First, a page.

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Welcome to the MML&K Government Solutions blog where we try to keep you informed about the actions of the General Assembly, political updates, and more news from Frankfort and around the Commonwealth.
Veto Recess- A Session Summary Thus Far
Here is a short summary by the numbers of the legislation action to date. There is one business day remaining in the 2016 Regular Session. It is scheduled to take place on April 12th.
Governor Bevin has 104 bills and six binding resolutions to consider over the next ten days. The breakdown of Senate and House bills awaiting the Governor’s signature is nearly perfectly divided:
- 53 Senate bills (plus one binding resolution)
- 51 House bills (plus five binding resolutions)
The Governor has already signed 23 bills, with a similar ratio:
- 12 Senate bills (plus, one binding resolution)
- 11 House bills (plus, three binding resolutions)
One Senate Bill (SB195) was filed without Bevin’s signature.
Four bills (not including the budget) are still in conference committees, and several others are still technically alive, having two readings in the opposite chamber. Any bill with two readings could pass on April 12th.
Legislation of Note that Passed
HB 309, P3 – will allow government and private entities to enter into different public-private partnerships to fund Kentucky’s major infrastructure needs. The bill does specifically prohibit P3s on bridges leading to Ohio as Northern KY legislators do not want tolling on the Brent Spence Bridge.
SB 11, Omnibus alcohol bill – will help maximize the economic and tourism impact of the signature bourbon industry as well as the growing craft beer industry and local, small farm wineries.
SB 134, Biosimilars – the legislation creates Kentucky’s first pathway toward the substitution of upcoming, FDA-approved “biosimilar” drugs. Similar, but not identical, to their innovator equivalents, these large molecule pharmaceuticals are expected to cost 20-40% less than their name brand counterparts.
SB117, Pharmacy Benefit Managers – a priority of the state’s independent pharmacists, this bill defines a pharmacy benefit manager, and creates an appeals process between a PBM and a pharmacy, in addition to directing PBMs how to identify changes in prices or reimbursements.
HB 585, 9-1-1 funding – this legislation updates Kentucky’s wireless statutes to more easily and equitably collect the fees on cell phone lines. It offers some relief to local governments, who have been subsidizing that service out of their general funds as people shed their landlines in favor of mobile phones.
SB 56, lengthens the DUI lookback period – will strengthen penalties for driving under the influence by making a fourth offense within 10 years a felony charge. Currently, a felony charge comes after a fourth offense in five years.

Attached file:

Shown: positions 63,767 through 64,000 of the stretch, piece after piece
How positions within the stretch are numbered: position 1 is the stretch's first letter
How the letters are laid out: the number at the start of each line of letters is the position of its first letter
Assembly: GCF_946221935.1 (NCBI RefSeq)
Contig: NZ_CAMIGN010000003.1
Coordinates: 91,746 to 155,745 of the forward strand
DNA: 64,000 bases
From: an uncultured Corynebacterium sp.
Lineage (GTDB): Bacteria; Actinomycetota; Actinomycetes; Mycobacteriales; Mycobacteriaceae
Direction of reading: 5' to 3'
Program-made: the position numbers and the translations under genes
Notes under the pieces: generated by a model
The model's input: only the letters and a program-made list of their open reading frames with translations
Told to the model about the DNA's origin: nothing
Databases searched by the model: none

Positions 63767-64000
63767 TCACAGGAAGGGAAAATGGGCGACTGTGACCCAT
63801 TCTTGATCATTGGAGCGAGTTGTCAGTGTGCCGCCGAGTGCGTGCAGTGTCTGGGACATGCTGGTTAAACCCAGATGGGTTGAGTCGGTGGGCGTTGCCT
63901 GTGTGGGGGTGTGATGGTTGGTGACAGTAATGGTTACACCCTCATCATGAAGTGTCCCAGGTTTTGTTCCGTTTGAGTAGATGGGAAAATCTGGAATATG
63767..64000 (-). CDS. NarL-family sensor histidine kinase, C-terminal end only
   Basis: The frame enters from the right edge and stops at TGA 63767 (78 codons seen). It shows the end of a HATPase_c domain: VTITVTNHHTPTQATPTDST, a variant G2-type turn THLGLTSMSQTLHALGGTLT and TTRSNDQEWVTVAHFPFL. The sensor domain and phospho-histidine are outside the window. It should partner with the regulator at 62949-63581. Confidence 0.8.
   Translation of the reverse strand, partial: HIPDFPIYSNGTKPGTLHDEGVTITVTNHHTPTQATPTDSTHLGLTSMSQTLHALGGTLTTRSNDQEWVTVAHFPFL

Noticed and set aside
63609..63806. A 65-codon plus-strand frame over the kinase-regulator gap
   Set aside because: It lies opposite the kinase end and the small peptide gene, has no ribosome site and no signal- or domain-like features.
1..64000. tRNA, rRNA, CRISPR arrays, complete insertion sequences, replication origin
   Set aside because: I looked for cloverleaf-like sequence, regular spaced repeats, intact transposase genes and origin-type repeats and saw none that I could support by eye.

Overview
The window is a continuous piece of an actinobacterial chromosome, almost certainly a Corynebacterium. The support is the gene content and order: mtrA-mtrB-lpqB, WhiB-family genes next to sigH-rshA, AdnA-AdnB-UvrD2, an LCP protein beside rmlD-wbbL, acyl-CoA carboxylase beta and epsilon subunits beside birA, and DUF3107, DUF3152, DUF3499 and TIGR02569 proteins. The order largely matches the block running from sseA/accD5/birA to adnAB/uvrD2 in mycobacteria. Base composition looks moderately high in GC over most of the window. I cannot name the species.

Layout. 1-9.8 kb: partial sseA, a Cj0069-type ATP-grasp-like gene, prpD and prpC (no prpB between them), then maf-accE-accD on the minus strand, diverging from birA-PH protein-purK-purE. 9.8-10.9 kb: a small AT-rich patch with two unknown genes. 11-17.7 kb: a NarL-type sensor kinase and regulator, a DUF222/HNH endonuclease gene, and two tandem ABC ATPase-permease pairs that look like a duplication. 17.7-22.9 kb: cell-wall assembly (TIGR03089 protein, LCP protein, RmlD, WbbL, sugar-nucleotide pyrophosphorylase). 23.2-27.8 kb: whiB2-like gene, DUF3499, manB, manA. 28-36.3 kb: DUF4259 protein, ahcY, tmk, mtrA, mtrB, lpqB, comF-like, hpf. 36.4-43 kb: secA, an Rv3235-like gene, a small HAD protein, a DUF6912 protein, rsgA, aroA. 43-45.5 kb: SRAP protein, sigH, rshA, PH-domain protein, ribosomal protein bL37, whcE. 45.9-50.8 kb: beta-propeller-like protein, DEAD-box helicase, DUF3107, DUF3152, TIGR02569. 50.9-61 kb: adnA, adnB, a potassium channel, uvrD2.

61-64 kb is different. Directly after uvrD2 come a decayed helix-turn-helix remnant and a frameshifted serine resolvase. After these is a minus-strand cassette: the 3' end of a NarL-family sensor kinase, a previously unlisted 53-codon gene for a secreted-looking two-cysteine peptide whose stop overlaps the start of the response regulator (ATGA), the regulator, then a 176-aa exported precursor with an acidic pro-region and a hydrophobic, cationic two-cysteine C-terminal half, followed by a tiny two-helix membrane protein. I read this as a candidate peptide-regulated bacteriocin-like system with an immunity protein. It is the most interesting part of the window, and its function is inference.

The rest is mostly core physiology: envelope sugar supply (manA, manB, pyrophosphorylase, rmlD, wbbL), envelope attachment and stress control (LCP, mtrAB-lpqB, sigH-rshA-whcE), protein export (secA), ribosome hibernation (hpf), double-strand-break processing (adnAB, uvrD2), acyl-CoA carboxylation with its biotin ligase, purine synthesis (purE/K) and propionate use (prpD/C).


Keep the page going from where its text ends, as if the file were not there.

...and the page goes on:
HB 40, Class D Felony Expungement – the bill creates a process for some class D felonies to be vacated and expunged, creating opportunities for people who have paid their dues to reenter the workforce.
SB 63, Sexual assault kits – a measure aimed at eliminating a backlog of more than 3,000 sexual assault examination kits – some as much as 40 years old. The bill also would expedite the testing of new kits, directing police to retrieve the evidence from hospitals within five days and submit the evidence to the state crime lab within a month. The bill has been sent to the House for consideration.
SB 4, Informed Consent prior to an abortion – it will require a an in-person or real-time video conference between a woman seeking an abortion and a health care provider at least 24 hours before the procedure.
Judicial Branch Budget – the Judicial Branch Budget was passed in two parts. Both chambers sent a budget bill to the Governor that underfunded the judiciary by $60 million over the biennium. The legislature agreed to appropriate those extra dollars by tacking that sum onto an unrelated bill regarding three-wheeled “autocycles.”
HB 428, Anti- dog fighting bill – will define dog fighting in statute as the fighting of two or more dogs for sport, wagering or entertainment and allow those who intentionally own, possess, breed, train, sell or transfer dogs for dog fighting to be charged with first-degree cruelty to animals, a Class D felony.
Legislation of Note that did not pass before the Veto Recess
Executive Branch Budget – The state’s two-year budget has stalled over funding priorities.
6-year Road Plan – The biennial road fund bill prioritizes road projects funded through the Transportation Cabinet. An informal working group of legislators may conference over the veto recess to hash out which projects are funded. The bill that funds the Cabinet did pass on the 59th day and will go to the Governor’s desk.
Pension Reform – No major pension reform legislation was filed this session, but SB 2, a bill aimed at providing more transparency and oversight to the various pension systems passed the Senate, but has stalled in the House. Funding for pensions was a major issue in the stalled budget bill.
LIFT (Local Option Sales Tax) – For the third year in a row a bill (HB 2) authorizing a constitutional amendment to allow a local option sales tax for specific projects in local jurisdictions has passed the House, but failed to gain passage in the Senate.
Religious Freedom bill – A bill similar to the legislation that recently passed in North Carolina that allow businesses to refuse service to LGBT patrons passed the Republican controlled Senate, but was stopped by the Democratic majority in the House.
Issues that are typically political hot potatoes failed to gain traction due to the split control of the two chambers. Those issues include bills to authorize charter schools, repeal prevailing wage, right to work, and raising the minimum wage.